In his front-page profile of Joe Biden in today’s New York Times, Mark Leibovich gives us a peek at how this White House approaches media management.:
Members of Mr. Biden’s staff said, however, that Mr. Biden would not be made available for an interview for this article. But they helped make others available to testify on his behalf: Secretary of State Hillary Rodham Clinton and Mr. Obama, who took a few minutes on a day when he was setting a new course for the war in Afghanistan to express appreciation for, among other things, Mr. Biden’s willingness to speak his mind.
We do learn a few things, though, including the fact that the Vice President, citing fiscal concerns, initially (and unsuccessfully) opposed the idea of pursuing health reform this year, “to the dismay of many present and others who heard about it.” Also, that Obama tends to solicit Biden’s opinion at the end of meetings, in part because he is a “useful contrarian.” And our old colleague Jay Carney makes a cameo near the end:
The vice president will be 74 in 2016. “We’re not ruling anything in or out,” said Jay Carney, a spokesman for Mr. Biden.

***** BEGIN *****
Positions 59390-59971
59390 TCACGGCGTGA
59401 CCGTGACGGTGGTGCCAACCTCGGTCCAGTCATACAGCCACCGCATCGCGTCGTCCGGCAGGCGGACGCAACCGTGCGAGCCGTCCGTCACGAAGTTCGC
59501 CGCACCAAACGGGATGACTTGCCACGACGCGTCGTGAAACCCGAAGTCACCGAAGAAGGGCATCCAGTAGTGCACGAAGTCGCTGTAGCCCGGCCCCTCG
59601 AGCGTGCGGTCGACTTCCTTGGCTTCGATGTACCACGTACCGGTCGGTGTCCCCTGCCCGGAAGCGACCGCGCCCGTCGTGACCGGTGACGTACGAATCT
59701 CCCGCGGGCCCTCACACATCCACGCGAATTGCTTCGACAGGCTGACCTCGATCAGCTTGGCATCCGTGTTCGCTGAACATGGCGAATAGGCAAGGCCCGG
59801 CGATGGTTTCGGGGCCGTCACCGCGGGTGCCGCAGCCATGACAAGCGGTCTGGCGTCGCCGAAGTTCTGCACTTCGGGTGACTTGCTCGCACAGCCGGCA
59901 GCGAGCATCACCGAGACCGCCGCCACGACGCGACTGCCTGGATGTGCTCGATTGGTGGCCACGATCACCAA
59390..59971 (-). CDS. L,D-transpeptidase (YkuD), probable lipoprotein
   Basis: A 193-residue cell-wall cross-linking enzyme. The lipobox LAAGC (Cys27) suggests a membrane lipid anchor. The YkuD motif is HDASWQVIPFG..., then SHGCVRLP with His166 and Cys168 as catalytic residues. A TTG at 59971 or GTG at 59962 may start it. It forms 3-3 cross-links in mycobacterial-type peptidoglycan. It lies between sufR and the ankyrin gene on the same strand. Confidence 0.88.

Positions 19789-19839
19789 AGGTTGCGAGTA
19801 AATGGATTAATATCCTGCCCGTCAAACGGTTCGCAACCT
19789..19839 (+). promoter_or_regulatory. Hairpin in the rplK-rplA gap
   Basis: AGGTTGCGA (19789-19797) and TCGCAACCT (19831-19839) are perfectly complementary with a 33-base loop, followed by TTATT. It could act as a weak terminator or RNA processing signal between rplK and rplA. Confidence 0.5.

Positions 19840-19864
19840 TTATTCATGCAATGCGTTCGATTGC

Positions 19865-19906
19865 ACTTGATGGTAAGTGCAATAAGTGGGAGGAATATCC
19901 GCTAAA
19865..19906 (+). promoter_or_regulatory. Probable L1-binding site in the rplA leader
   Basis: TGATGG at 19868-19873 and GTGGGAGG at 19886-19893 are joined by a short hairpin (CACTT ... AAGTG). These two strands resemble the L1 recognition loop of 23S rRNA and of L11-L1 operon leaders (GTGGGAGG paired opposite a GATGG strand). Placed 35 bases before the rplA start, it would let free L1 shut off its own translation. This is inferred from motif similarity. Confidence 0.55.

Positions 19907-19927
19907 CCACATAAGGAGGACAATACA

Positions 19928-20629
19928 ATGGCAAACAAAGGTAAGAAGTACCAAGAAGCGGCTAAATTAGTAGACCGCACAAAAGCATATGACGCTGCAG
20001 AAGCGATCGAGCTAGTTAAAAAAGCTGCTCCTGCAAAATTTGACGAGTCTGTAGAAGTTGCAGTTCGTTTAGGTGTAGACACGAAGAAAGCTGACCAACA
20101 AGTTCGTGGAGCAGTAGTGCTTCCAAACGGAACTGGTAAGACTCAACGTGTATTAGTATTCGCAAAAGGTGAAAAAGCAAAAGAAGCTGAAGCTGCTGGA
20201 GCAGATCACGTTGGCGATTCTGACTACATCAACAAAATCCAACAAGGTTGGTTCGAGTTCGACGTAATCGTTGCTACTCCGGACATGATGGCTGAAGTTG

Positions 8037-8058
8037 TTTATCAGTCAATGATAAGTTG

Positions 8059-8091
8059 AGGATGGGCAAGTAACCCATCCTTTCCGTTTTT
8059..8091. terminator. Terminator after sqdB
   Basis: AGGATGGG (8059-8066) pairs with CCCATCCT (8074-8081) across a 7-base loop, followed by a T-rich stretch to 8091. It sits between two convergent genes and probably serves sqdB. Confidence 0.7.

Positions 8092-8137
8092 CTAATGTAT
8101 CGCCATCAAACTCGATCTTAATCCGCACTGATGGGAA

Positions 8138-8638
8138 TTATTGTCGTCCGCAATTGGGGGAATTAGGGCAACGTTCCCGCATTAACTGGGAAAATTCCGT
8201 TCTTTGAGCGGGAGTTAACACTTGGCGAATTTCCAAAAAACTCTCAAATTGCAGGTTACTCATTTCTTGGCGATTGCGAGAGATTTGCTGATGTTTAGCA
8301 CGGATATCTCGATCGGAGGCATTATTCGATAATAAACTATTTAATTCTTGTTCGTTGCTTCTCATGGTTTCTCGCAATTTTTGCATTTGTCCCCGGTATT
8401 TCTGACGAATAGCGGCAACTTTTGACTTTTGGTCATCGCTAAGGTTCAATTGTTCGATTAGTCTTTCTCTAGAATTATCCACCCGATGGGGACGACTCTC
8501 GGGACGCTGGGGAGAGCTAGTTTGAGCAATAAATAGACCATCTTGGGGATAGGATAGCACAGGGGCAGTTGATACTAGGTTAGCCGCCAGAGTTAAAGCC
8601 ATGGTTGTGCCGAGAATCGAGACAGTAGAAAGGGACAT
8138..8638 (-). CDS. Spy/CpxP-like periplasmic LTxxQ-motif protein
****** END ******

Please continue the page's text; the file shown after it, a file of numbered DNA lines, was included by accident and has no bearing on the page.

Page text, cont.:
UPDATE: In re-reading this story, it occurred to me that there is at least one aspect of Biden’s role that it does not highlight. At a breakfast Friday with reporters that was sponsored by the Christian Science Monitor, Senate Majority Leader Harry Reid said that the Vice President has been quite helpful to him, because Biden has deep and long-standing relationships with so many Senators who are crucial to the success of Barack Obama’s agenda. Reid says that Biden calls him with some regularity, and that the two of them talk about, for instance, whether it might be helpful for Biden to put in a call to a specific member who looks shaky. And as I noted earlier in this story for the magazine, Olympia Snowe told me that she had worked closely with Biden on the stimulus bill–resulting in the fact that she was one of only three Republicans to vote for it.:
The courtship of Senator Olympia Snowe started in December with a phone call from Joe Biden. The Vice President-elect made sure Snowe had his home telephone number in Delaware so she would know how to reach him on weekends. In the weeks that followed, the two traded memos back and forth about how an economic stimulus package should work. “I had an infinite number of ideas, because they had been stored up,” says Snowe, a Maine Republican who never got that kind of treatment when her party controlled the White House. “Now somebody was listening.”